Pentagon fears China could soon surpass US on aI due to Beijing’s ‘military-civil fusion’ strategy

Pentagon fears China could soon surpass US on aI due to Beijing’s ‘military-civil fusion’ strategy
# 31 August 2019 17:43 (UTC +04:00)

The US Department of Defence is concerned about falling behind China on AI thanks to that country’s well-oiled civilian-military technology partnerships, DOD Joint Artificial Intelligence Centre director Lt. Gen. Jack Shanahan has said, APA reports citing Sputnik.

“If we do not find a way to strengthen the bonds between the United States government and industry and academia, then I would say we do have the real risk of not moving as fast as China when it comes to [AI],” Shanahan said, speaking at a press briefing in Washington on Friday, his remarks quoted by Business Insider.

According to the officer, while the US military’s AI-related projects have been hindered by some tech giants’ reluctance to cooperate with the Pentagon, China does not face this issue, with its ‘Civil Military Fusion’ strategy giving them “a leg up” against Washington in this field.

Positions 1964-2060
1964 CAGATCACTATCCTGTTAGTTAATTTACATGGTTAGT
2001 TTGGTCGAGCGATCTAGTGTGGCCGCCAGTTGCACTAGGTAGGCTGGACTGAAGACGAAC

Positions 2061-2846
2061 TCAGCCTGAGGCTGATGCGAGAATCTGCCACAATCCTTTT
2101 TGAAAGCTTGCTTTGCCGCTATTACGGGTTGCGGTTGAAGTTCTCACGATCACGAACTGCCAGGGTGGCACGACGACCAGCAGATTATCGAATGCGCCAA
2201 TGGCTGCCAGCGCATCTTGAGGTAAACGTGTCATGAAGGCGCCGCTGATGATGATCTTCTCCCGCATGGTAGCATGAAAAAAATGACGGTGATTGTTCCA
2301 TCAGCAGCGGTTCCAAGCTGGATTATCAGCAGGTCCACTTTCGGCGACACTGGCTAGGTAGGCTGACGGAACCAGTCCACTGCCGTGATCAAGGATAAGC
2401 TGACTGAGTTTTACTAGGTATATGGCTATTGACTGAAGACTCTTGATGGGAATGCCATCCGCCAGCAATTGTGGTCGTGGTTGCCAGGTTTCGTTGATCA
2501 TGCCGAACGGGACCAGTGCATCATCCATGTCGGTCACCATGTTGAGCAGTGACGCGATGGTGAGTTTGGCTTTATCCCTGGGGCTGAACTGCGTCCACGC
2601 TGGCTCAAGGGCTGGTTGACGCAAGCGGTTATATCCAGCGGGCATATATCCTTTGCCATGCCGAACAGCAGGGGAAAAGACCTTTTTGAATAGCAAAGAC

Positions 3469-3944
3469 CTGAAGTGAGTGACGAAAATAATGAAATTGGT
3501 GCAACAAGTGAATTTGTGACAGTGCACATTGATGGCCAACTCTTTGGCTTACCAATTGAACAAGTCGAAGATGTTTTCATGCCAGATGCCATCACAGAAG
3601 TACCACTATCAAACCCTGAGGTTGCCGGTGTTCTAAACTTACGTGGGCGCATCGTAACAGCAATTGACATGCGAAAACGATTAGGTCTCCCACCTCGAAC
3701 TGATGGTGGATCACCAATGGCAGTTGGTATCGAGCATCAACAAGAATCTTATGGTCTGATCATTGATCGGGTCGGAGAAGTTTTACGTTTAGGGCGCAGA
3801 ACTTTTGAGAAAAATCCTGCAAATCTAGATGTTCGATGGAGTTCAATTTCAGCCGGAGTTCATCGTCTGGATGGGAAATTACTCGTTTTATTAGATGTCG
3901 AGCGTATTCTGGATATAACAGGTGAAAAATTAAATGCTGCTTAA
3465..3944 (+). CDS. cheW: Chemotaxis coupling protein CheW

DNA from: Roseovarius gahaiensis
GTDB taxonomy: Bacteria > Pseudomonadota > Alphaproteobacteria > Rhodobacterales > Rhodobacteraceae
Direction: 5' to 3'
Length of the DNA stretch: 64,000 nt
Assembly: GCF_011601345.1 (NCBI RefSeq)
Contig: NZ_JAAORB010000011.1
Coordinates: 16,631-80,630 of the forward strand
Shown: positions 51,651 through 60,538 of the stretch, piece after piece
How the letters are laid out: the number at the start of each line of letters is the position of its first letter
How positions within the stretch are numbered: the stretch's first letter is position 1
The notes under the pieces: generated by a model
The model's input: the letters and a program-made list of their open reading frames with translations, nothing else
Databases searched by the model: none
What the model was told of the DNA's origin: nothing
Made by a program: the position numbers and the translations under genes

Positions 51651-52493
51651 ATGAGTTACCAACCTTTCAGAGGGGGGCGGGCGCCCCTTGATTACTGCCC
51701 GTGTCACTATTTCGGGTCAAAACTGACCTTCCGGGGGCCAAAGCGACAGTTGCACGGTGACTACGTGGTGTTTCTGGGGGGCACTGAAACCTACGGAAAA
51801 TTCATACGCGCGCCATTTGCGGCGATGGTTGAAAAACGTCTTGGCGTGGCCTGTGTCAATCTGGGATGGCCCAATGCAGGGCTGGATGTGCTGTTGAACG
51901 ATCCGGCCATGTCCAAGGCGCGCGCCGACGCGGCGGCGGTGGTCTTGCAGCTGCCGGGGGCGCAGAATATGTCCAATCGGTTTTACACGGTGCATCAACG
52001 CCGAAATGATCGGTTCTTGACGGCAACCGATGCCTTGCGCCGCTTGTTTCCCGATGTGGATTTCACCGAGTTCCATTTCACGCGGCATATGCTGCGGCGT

Last year, Google ended its cooperation with the Pentagon on Project Maven, a machine-learning and AI project looking to give the military with the capability to differentiate people and objects via drone footage. Following Google’s decision to back out of the project, Microsoft’s then-CEO Brad Smith said the company would be happy to provide the Pentagon with “all the technology we create.” Amazon has similarly voiced its interest in working with the defence department on cloud computing and battlefield AI initiatives for the Pentagon’s Joint Enterprise Defence Infrastructure programme.

However, Shanahan fears current cooperation may not be enough, saying that the military will need to “work hard on strengthening the relationships we have with commercial industry.”

“The idea of that civil-military integration does give strength in terms of [China's] ability to take commercial and make it military as fast as they can,” Shanahan stressed.

According to Shanahan, the US had previously enjoyed a time when the military could depend on the technology sector, but these ties have “splintered” over the years. “That is a limitation for us,” he said.

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